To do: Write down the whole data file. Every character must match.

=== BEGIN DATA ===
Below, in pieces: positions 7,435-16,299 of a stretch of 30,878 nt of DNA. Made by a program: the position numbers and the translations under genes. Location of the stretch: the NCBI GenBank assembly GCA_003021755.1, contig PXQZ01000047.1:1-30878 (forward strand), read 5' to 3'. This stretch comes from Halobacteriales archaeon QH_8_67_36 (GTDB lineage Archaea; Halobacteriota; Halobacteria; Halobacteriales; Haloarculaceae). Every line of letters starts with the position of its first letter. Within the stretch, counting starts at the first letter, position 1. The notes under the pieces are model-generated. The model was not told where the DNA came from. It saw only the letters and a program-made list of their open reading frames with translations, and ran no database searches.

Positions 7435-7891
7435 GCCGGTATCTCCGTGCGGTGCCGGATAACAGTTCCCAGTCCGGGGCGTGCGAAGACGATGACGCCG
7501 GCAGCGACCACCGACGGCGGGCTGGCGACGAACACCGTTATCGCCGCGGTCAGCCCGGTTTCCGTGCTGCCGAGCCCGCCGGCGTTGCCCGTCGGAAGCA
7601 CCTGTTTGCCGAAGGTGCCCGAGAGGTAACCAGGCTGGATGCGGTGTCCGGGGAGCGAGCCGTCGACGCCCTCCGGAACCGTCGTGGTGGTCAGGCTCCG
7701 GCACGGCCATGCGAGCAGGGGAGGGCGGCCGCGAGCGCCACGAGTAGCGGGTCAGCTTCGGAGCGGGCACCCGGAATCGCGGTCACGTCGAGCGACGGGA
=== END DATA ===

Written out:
Below, in pieces: positions 7,435-16,299 of a stretch of 30,878 nt of DNA. Made by a program: the position numbers and the translations under genes. Location of the stretch: the NCBI GenBank assembly GCA_003021755.1, contig PXQZ01000047.1:1-30878 (forward strand), read 5' to 3'. This stretch comes from Halobacteriales archaeon QH_8_67_36 (GTDB lineage Archaea; Halobacteriota; Halobacteria; Halobacteriales; Haloarculaceae). Every line of letters starts with the position of its first letter. Within the stretch, counting starts at the first letter, position 1. The notes under the pieces are model-generated. The model was not told where the DNA came from. It saw only the letters and a program-made list of their open reading frames with translations, and ran no database searches.

Positions 7435-7891
7435 GCCGGTATCTCCGTGCGGTGCCGGATAACAGTTCCCAGTCCGGGGCGTGCGAAGACGATGACGCCG
7501 GCAGCGACCACCGACGGCGGGCTGGCGACGAACACCGTTATCGCCGCGGTCAGCCCGGTTTCCGTGCTGCCGAGCCCGCCGGCGTTGCCCGTCGGAAGCA
7601 CCTGTTTGCCGAAGGTGCCCGAGAGGTAACCAGGCTGGATGCGGTGTCCGGGGAGCGAGCCGTCGACGCCCTCCGGAACCGTCGTGGTGGTCAGGCTCCG
7701 GCACGGCCATGCGAGCAGGGGAGGGCGGCCGCGAGCGCCACGAGTAGCGGGTCAGCTTCGGAGCGGGCACCCGGAATCGCGGTCACGTCGAGCGACGGGA